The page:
Orkney Islands, United Kingdom
The Orkney Islands are an archipelago with a population of approximately 20,000 people off the north coast of Scotland. The locals are being called Orcadians and have a distinctive Orcadian dialect of Scots with a rich inheritance of folklore. Traveling through the Orkney Islands will take you to many ancient monuments, stone circles and tombs that are testament to its Unesco World Heritage Site status.
The Orkney Islands generate more than 100% of electricity demand by renewable energy and have an operational smart grid
The Orkney Islands and energy
While the smart grid installed by the local Distribution Network Operator (DNO) has increased the capacity available for new generation, there are still significant constraints which limit further development and reduce the output of operational generation. Because of the regulatory structure of the UK electricity sector, it is difficult for the DNO to directly implement additional energy storage or demand response and receive the full commercial benefit, as this could involve activities classes as generation or energy supply, which are forbidden for DNOs under the UK’s fully liberalised energy system.
Despite the high levels of renewable generation, electricity demand tariffs are above the UK average, and many homes are heated by oil or solid fuel. Combined with the northerly climate, poorly insulated housing stock, and local income levels, Orkney has some of the highest recorded levels of ‘fuel poverty’ in the UK. Fuel poverty is defined as a household having to spend more than 10% of its income on heating.
As an archipelago of islands, Orkney is highly dependent on both ferry transport and imported fuel for farming, fisheries and local road transport. While the number of electrical vehicles (EV) is increasing and alternative green fuel supply chains are being developed, there is currently no system for integrating smart charging and hydrogen production with wider network conditions.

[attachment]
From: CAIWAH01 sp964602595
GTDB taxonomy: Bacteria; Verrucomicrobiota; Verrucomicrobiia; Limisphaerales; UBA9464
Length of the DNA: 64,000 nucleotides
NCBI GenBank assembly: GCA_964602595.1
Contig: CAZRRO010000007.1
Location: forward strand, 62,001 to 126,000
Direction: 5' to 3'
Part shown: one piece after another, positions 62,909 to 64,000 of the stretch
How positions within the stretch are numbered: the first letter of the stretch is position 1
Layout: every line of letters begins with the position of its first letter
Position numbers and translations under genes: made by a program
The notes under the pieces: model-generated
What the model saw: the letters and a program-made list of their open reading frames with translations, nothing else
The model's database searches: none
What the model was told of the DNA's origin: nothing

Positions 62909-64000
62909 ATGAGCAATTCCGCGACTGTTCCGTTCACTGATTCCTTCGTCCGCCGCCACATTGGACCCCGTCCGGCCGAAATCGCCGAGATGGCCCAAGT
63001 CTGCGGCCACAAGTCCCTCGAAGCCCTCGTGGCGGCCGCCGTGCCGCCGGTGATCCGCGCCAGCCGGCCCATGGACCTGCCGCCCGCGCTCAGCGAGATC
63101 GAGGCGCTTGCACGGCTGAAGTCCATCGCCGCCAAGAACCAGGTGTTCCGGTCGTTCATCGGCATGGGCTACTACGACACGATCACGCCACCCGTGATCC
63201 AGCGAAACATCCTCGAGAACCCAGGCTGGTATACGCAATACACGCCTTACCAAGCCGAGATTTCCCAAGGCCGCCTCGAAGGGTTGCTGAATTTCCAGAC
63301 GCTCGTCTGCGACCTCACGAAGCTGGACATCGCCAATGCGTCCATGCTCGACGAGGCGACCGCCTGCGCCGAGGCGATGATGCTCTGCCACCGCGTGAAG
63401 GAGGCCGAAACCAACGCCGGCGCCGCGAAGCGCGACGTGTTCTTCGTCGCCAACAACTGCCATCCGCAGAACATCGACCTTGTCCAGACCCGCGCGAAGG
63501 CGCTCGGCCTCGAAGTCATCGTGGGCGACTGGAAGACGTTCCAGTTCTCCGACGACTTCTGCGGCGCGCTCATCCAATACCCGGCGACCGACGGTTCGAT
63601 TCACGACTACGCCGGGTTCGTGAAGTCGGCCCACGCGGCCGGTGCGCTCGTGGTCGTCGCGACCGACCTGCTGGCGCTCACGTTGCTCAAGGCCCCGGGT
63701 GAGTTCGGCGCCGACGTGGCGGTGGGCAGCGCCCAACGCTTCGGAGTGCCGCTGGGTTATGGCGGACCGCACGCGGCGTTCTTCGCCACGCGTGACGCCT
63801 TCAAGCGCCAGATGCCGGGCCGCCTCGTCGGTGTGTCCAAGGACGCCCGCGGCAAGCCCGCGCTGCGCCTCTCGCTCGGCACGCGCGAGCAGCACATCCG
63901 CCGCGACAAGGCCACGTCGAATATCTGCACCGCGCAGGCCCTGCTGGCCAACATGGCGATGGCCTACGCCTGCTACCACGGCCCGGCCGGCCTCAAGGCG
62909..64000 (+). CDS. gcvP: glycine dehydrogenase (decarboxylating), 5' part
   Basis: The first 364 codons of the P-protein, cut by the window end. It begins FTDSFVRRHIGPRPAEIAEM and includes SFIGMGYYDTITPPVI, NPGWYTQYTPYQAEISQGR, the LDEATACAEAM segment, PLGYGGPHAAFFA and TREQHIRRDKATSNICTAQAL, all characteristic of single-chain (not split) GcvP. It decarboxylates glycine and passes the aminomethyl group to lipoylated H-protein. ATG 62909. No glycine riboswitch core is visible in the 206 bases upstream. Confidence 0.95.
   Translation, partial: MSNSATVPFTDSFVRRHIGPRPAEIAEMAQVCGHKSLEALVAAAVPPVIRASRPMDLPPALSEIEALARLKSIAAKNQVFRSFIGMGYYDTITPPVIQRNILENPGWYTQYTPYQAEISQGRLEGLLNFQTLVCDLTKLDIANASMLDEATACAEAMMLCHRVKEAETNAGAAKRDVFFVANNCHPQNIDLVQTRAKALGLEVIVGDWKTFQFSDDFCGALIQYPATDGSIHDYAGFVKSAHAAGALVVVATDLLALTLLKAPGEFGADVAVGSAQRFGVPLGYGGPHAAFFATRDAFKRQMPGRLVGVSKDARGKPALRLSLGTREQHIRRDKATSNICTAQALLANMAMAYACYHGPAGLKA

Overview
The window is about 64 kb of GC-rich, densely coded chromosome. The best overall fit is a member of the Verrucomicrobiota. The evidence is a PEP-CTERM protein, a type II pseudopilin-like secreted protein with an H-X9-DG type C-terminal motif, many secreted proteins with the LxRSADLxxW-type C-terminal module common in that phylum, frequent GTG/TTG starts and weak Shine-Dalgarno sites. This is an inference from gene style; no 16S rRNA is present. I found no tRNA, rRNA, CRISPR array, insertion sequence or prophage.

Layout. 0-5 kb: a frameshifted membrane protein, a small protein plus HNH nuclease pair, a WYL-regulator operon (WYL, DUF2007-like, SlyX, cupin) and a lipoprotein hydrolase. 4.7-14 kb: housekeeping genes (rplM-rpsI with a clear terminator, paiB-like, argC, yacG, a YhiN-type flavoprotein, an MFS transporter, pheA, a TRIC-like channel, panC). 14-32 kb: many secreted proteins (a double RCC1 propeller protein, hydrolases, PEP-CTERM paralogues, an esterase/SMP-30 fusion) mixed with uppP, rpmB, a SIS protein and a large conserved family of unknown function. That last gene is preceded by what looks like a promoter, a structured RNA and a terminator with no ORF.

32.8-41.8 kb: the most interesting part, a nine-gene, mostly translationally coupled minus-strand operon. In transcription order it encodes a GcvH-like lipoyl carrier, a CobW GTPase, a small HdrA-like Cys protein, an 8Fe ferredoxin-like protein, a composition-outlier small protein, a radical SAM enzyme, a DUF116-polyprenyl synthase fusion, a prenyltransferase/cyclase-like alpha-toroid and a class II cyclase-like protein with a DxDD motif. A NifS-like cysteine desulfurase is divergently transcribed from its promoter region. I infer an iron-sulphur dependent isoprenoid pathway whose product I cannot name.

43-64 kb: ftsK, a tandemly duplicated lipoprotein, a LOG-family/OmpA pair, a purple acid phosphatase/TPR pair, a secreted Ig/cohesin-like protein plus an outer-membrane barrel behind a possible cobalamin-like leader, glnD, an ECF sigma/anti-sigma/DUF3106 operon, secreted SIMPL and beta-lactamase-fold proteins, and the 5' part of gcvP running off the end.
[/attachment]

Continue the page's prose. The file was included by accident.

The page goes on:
The Orkney Islands and SMILE
The goal of the pilot is to address existing energy challenges by integrating a new Demand Side Management system with the existing smart generation grid. This will provide intelligent control and aggregation of electric heating systems in homes, businesses and council buildings, as well as EV charging points and hydrogen electrolysers.
This project builds on previous smaller scale trials which demonstrated viable control technologies, communication systems, and commercial arrangements, for integrating with the existing smart grid. A distinctive aspect of the project is that demand response services will be delivered by a new local energy company, which will be a consortium of local generators and other stakeholders. The system specification and operating parameters will be approved by the DSO, which will also retain final oversight of the system, but day to day management will be undertaken by the local company and its contractors.
This project has received funding from the European Union’s Horizon 2020 research and innovation programme under grant agreement No 731249.
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